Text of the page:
Nisbett, R. E. and T. D. Wilson (1977). "Telling more than we can know: Verbal reports on mental processes." Psychological Review 84: 231-259.
(JL note: This is one swing in a continuing back and forth debate going back to at least the earliest experimental psychology. Topics to look for include introspection, the unconscious mind, and imageless thought.)
They note cognitive psychologists ca 1977 seem to believe the following three points but really don't support these conclusions. "In the absence of evidence ... social scientists are not likely to abandon practice of quizzing subjects ... 232"
e.g evaluation, judgment, problem solving, and the initiation of behavior.
Ss may not report stimuli, their responses, nor any inferential mediating process. For example in the Maier "functional fixedness" research, most subjects do not report that a swinging string led them to use an object as a pendulum even though without the slight movement, solutions are reduced and take much longer.
"they may base their reports on implicit a priori theories about the causal connection between stimulus and response"
to the incidentally correct employment of a priori causal theory.."
(JL) This does NOT mean we are never accurate; indeed the process of science offers methods to help us. Also consider the evidence against the idea that we can "learn" without awareness.
they conclude little evidence for connection between verbal report change and
Subjects sometimes do not report the evaluational and motivation states produced in these experiments , and even if they do, they may not report any change that occurred in themselves.237
various by Leon Festinger (1957) "when prophecy fails!"
Freud, Piaget, G have discrepancy as a motivator for cofabulation.
no evidence of overt verbal report involved even though there are changed evaluation of stimuli (e.g. snakes, shocks) and altered motivational states. 234.)
subjects don't "experience" the changes and even deny it occurred p.236
All including dissonance studies show failure of subjects to report on inferential processes supposedly occurring.
controversial after all these years- yet some minimal effects are clear.
(JL) Two conclusions seem warranted at this point, 11/00. Brief affective stimuli can sneak beneath awareness, biasing the affect of stimuli in full awareness. (Zajonc in several studies). There is no evidence that more than one word's meaning can sneak through subliminally -- the "two word" rule (Kihlstrom in Velmans, Greenwald, 1998?)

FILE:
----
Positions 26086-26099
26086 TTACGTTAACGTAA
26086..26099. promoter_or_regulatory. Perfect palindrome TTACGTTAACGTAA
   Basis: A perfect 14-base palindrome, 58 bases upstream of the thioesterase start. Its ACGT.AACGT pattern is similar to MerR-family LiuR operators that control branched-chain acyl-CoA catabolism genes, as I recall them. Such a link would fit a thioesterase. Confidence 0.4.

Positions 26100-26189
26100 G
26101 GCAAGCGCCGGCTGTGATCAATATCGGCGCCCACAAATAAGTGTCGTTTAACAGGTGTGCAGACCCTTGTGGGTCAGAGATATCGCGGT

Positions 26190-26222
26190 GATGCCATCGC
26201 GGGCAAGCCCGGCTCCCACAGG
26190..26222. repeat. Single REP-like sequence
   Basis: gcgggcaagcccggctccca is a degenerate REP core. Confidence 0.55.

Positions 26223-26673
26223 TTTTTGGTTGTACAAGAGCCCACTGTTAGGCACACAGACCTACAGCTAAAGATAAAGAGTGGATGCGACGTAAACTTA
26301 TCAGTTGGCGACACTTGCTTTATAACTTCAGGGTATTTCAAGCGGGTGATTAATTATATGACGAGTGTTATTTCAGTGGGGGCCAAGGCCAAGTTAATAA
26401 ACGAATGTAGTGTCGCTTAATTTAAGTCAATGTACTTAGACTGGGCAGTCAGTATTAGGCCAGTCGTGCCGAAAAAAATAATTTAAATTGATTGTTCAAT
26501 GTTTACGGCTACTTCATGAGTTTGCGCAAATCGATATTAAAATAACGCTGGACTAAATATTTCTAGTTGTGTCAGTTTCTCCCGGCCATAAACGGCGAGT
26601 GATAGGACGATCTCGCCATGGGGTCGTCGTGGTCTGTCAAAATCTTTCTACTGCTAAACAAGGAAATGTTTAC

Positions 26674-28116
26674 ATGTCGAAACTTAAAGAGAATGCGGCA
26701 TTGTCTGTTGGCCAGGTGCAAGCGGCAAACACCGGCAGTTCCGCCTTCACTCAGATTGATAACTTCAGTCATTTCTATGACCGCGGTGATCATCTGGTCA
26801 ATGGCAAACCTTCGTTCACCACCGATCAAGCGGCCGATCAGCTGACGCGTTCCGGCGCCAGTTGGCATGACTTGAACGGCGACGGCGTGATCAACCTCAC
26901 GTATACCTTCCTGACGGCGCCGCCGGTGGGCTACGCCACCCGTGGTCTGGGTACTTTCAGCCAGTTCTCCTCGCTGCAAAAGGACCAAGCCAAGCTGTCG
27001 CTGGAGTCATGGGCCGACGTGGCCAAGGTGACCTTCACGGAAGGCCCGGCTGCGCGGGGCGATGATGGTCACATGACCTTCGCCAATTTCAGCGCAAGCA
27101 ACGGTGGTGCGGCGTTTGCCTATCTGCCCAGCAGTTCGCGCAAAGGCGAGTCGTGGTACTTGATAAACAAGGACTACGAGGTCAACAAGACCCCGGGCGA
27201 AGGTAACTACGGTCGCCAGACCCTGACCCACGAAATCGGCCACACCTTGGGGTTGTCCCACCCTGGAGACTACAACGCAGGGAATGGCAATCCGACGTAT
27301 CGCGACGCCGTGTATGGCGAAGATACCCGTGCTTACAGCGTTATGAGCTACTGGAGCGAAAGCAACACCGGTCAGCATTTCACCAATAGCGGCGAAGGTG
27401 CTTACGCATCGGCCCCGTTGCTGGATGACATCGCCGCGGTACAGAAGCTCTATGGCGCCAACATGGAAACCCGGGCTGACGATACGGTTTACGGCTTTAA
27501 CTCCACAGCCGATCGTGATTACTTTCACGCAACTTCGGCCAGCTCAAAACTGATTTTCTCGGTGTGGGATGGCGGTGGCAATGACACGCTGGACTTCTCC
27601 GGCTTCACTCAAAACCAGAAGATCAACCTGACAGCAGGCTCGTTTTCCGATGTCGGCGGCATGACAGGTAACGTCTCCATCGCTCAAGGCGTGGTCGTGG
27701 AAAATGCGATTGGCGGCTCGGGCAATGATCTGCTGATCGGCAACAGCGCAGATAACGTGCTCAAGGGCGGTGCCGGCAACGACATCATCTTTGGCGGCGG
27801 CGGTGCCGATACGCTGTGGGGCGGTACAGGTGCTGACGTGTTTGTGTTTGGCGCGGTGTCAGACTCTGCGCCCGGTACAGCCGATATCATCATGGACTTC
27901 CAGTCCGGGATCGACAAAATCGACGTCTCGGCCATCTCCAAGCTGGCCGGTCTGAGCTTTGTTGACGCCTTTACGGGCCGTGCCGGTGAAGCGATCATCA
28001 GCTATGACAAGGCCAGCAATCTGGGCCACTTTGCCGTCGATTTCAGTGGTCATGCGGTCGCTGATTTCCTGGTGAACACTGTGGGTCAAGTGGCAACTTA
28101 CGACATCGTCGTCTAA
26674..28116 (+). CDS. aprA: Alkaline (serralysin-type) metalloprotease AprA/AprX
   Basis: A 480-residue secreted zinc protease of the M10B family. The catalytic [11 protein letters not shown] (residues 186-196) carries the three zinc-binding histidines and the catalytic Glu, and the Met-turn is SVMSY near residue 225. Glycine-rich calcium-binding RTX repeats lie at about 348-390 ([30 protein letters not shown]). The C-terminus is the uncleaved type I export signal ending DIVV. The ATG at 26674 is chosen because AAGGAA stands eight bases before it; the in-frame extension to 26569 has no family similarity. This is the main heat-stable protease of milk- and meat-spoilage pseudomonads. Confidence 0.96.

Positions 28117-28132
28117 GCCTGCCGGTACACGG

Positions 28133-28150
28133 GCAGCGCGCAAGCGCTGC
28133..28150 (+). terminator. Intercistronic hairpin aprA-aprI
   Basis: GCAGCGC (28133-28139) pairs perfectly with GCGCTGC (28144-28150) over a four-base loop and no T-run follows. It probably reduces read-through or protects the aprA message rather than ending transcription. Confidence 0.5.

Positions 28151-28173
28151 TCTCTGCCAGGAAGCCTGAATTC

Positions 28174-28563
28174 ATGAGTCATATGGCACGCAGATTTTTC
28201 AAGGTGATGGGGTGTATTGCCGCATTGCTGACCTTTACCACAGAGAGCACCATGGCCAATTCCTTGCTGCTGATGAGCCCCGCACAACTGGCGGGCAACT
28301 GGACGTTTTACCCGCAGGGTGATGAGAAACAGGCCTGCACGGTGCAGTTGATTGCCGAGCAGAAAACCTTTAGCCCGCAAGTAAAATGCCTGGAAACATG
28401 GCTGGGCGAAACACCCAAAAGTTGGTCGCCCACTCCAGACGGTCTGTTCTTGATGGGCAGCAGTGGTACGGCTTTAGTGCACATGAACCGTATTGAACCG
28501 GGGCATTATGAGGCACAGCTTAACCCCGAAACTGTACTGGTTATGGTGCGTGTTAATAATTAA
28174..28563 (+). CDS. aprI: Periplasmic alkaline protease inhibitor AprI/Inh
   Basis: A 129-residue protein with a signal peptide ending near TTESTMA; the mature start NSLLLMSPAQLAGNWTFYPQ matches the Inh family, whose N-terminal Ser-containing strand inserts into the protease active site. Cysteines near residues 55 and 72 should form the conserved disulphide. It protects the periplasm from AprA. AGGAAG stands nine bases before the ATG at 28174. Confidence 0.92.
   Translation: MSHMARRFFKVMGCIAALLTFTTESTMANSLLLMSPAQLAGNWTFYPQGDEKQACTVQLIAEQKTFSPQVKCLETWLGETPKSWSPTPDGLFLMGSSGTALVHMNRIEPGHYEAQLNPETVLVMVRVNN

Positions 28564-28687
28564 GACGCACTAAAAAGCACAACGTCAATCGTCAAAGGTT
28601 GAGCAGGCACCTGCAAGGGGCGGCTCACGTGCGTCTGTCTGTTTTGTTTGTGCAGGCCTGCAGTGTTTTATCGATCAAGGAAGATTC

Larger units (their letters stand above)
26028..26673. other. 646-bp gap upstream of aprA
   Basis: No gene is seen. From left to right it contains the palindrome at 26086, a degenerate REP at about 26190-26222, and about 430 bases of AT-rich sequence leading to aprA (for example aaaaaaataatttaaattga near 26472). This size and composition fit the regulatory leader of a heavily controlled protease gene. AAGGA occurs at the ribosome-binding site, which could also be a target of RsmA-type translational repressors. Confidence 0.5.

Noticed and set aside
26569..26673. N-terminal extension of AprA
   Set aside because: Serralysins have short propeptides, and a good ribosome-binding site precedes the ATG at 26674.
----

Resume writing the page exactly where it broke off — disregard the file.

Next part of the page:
studies on Maier's tasks show little awareness that clues help and much that subjects don't know which do. E.g. inadvertent bumping of "pendulum" cord is not reported yet is facilitative. (These protocols could have been Gazzaniga's split brain patients!) 241.
While these studies do not show people could never be accurate, they do suggest within a few minutes or more introspection fails.246
The above evidence is consistent with the most pessimistic view about peoples' ability to report accurately about their cognitive processes.
Many subjects give similar "explanations" as well as do observers of those subjects asked to predict their behavior. 247
When asked about stimulus effects, people don't consult memory but a priori plausibility based on their "causal theories."248
notes there's no implication these "causal-theories" must be wrong; just that
they are used instead of introspection to respond... a pool of culturally
(See Linde, C. (1993). Life stories: The creation of coherence. New York: Oxford University Press.)
Linde asks people about their lives and in the process uncovers the sources of common beliefs and "common sense" -- beliefs and principles everyone in a community holds. She includes professional theories that escape into the culture such as Freudian ideas like "repression", religious doctrines, self-help manuals, media influences, etc.
(Think of Joe in the Gazzaniga video. His confabulation is obvious as we have privileged information just as the experimenters in the attribution studies do.)
Sometimes a subject's verbal account may seem totally bogus yet when used, it may have a degree of correlation with the "true" account held by the experimenter.